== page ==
R/C In The Netherlands

Hi, I will be travelling to Amsterdam for business next month. Was interested in hobby shops, clubs, etc I might get time to visit.

I know, don't say it. Travelling to Amsterdam and checking out R/C means I'm a pretty dull person.

Dan in Florida

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No decent R/C hobby shop in Amsterdam.

"Tom" schreef in bericht news:Xns93C0CA1B26277TomSawyerMDW@

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Hans Meij


I hope you get a good reply from one of the Dutch flyers.

I have gone to a couple of the shops in Amsterdam, but some of the best shops are in the smaller towns. If you look in the "Yellow Pages" watch for the work "Modelbouw." Most of my guest flying was done in the N.E. corner of the Netherlands.

You could try: "J&J Modelbouw" at Bolsoel 32a, or the general hobby shop "Luchtvaart" at Aalsmeerderbrug (near the Schipol airport)

There are a number of clubs in the S.W. of the Netherlands. I dug around in my address book and came up with an email address for a chap that might be able to give you better information: Mr. Wim Brizee snipped-for-privacy@hccnet.nl

I don't know if this is your first trip to the Netherlands --so--

Please be aware that you are traveling to the Netherlands during the "summer holiday" season and many people take the entire 30 day period off. Dutch law says that companies must give employees at least two >consecutive< weeks of vacation. Some small businesses just close for the holiday.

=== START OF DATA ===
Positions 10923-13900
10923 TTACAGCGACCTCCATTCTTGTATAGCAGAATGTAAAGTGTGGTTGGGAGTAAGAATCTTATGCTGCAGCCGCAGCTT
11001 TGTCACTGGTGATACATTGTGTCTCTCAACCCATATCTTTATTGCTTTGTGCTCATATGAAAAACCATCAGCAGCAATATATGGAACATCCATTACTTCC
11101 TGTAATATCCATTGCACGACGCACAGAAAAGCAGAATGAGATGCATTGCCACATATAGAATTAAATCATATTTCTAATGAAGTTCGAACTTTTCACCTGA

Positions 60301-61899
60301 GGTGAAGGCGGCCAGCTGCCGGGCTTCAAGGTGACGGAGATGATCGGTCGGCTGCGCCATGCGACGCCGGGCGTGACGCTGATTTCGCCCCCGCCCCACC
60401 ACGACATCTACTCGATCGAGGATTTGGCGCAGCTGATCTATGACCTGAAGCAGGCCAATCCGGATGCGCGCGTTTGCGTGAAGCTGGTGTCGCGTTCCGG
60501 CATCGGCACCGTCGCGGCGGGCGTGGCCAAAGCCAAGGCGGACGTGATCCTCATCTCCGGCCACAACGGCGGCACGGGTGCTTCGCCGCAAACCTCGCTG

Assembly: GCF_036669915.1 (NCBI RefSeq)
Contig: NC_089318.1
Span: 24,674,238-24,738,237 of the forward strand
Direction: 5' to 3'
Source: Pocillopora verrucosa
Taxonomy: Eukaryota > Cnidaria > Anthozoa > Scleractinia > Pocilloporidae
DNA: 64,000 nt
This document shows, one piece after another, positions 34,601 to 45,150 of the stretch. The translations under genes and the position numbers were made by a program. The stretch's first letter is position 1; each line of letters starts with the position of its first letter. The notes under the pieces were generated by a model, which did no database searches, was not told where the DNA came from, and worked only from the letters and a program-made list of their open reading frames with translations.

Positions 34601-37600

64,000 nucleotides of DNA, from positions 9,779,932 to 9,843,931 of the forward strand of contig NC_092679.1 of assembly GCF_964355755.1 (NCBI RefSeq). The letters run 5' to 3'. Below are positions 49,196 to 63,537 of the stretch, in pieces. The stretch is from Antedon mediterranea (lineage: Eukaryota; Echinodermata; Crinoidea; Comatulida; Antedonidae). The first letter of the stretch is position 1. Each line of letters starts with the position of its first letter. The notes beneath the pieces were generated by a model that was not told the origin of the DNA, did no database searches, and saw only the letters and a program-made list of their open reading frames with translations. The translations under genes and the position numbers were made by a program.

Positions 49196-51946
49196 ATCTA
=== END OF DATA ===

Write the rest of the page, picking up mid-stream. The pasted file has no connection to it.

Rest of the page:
There are a bunch of neat muesums and collections housed in Amsterdam. They have everything from the VanGogh Museum and the Maritime Museum to the "Hash Marijuana Hemp" museum (actually quite informative).

A general note: Taxis are NOT inexpensive in the Netherlands. Depending upon the location of your hotel, expect to pay around $40.00 EU. If you are not going to rent a car, check to see if your hotel has a shuttle.

If you are alone or traveling with non-Dutch associates, DO NOT "tour" the red-light district after dark. It is fun just to see the area during the day, but it is not the safest place after dark. The area around the main train station can also be a little "dicey" after dark.

The National Aviation Museum (Aviodrome) is located near the Schipol airport. You can catch a taxi, but it is close enough that you can hike there from the airport arrivals level if the recent construction has not screwed up the route. Exit the arrivals deck and turn left and walk along the main street. Walk past the Hilton and Sheraton hotels. You will pass a small KLM building. You will come to an intersection with a Fiat Gas station on your right across from a LARGE KLM cargo building. Turn right at this intersection and you will soon see some of the displays. They are constructing an aviation amusement park that is due to open in late fall. Check with the tourist information desk at the airport.